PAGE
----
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1 Graduate School of Mathematics Education Program, Yogyakarta State University

2 Department of Mathematics Education, Yogyakarta State University

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This paper is a review of ten papers about the relation of metacognition and mathematical problem solving. So, the aims of this paper is to analyze the influence of metacognition in mathematical problem solving at low, average, and high students' performance. Metacognition is an important factor of mathematical problem solving. Metacognition is the ability to monitor and control our own thoughts, how we approach the problem, how we choose the strategies to find a solution, or ask ourselves about the problem, in the other word, it can be defined as think about thinking. Solving mathematics problems requires analysis of the given problem, planning the strategy to be used to solve the problem, undertaking the planned strategy and checking whether the steps that have been done are correct. Therefore, metacognition is necessary for the successful solving of mathematical problems. This paper analyzes that the higher metacognition that students have, the better mathematical problem solving that students can do.

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H. Hunaifi , Dadang Juandi; The effect of metacognitive strategies on mathematical problem-solving ability: A systematic literature review. AIP Conf. Proc. 17 October 2023; 2734 (1): 090041.

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This paper is a systematic literature review (SLR) of the effect of metacognitive strategies on mathematical problem-solving ability. The purpose of this study was to analyze the effect of applying metacognitive strategies on students’ mathematical problem-solving abilities. The steps in SLR involve, 1) develop research question; 2) construct selection criteria; 3) develop search strategy; 4) select studies using selection criteria; 5) assess the quality of studies; 6) synthesis result of research question. The search for relevant articles was carried out on online publications such as ProQuest, Google Scholar, dan ScienceDirect published in the 2010-2021 period. The authors obtained 9 articles that were included in the criteria for determining the selection of relevant literature. The results o that metacognitive strategies have an effect on mathematical problem-solving abilities. This is because, the components of the metacognitive strategy can raise awareness in students to carry out efficient problem-solving. This paper also found that students who use metacognitive strategies continuously will improve their mathematical problem-solving abilities. This research will provide information to mathematics teachers, which indicates that teachers need to use the metacognitive strategy in learning to maximize students’ mathematical problem-solving abilities.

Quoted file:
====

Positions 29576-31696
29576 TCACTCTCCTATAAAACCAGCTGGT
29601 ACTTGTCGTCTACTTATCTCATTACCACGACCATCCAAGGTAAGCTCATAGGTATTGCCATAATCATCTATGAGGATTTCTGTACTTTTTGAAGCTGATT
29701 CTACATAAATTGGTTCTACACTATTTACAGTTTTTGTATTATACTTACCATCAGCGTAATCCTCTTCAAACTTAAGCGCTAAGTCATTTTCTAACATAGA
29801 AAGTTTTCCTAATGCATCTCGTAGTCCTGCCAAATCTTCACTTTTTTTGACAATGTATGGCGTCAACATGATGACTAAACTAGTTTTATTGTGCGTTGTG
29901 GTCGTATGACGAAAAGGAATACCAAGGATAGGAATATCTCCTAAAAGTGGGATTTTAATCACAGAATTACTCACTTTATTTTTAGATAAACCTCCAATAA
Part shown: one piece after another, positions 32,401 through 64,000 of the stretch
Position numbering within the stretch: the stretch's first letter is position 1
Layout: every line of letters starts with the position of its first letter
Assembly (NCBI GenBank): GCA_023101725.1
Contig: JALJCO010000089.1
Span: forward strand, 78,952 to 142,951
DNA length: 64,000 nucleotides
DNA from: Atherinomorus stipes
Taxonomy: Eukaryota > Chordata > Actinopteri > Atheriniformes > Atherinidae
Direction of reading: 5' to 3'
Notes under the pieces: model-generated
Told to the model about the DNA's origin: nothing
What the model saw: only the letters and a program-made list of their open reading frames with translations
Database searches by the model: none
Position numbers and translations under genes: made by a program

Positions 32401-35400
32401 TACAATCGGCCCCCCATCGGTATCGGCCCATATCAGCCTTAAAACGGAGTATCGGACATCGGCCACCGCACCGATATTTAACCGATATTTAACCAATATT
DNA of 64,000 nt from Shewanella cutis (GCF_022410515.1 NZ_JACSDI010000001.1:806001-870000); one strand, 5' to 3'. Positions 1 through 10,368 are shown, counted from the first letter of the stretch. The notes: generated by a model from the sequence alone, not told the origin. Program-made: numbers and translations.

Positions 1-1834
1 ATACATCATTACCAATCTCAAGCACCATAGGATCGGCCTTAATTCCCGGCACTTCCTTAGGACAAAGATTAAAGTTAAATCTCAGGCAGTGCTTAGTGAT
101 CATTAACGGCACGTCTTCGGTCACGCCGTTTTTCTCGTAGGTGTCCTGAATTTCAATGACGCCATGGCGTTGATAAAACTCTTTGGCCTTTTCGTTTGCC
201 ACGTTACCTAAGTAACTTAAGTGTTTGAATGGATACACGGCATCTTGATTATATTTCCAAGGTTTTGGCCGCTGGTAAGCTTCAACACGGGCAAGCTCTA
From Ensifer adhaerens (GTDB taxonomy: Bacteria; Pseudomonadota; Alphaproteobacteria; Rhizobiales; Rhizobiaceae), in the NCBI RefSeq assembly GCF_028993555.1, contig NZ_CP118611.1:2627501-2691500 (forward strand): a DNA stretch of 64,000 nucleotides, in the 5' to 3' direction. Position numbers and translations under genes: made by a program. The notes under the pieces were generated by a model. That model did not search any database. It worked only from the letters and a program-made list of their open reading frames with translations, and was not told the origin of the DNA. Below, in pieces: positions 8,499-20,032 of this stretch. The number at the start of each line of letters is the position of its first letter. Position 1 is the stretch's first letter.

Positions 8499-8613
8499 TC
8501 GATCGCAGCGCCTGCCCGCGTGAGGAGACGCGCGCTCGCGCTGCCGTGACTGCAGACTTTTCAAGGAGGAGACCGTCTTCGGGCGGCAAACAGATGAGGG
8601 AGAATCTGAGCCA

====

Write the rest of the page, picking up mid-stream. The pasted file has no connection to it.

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Kristen A. Carter MS

Metacognition’s Role in Decision Making

Metacognition can help us to think outside the box..

Posted February 14, 2024 | Reviewed by Hara Estroff Marano

  • Research tells us that making creative decisions is not necessarily related to intelligence.
  • We can use metacognition to draw from a wide range of problem-solving strategies.
  • Metacognition is a cognitive skill that can be taught and nurtured.

Source: ismagilov | iStock

We make decisions all day long. Some of them are based on careful consideration, some are based on past experiences, and some just seem to come without much thought. Decisions come in all forms. Results can be good, bad, or unclear.

Research tells us that our decision-making ability is not necessarily linked to intelligence but rather to personality , motivation , and willingness to learn. We all have goals and we want to find a way to reach them.

More complex decisions require problem-solving, strategies, re-framing, creative thinking , and possibly seeking advice from others. In addition, there often is the matter of evaluating the difficulty of the task. Is it within or beyond a person’s perceived capabilities?

There is another key player in the mix when it comes to making effective decisions and following up with appropriate actions. It has to do with being able to reflect on one’s thinking and make adjustments that bring about the desired outcome.

The intricacies of how we make decisions are directly related to our facility of metacognition . Metacognition is often referred to as the ability to “think about our thinking.” It includes knowledge about oneself and the ability to select effective strategies, as well as being able to evaluate task performance. Importantly, it includes knowledge about oneself as a learner. Can the person trust their abilities to evaluate all phases of the decision-making process?

An everyday example

Let’s bring this down to what this can look like when making daily decisions that may affect health and well-being,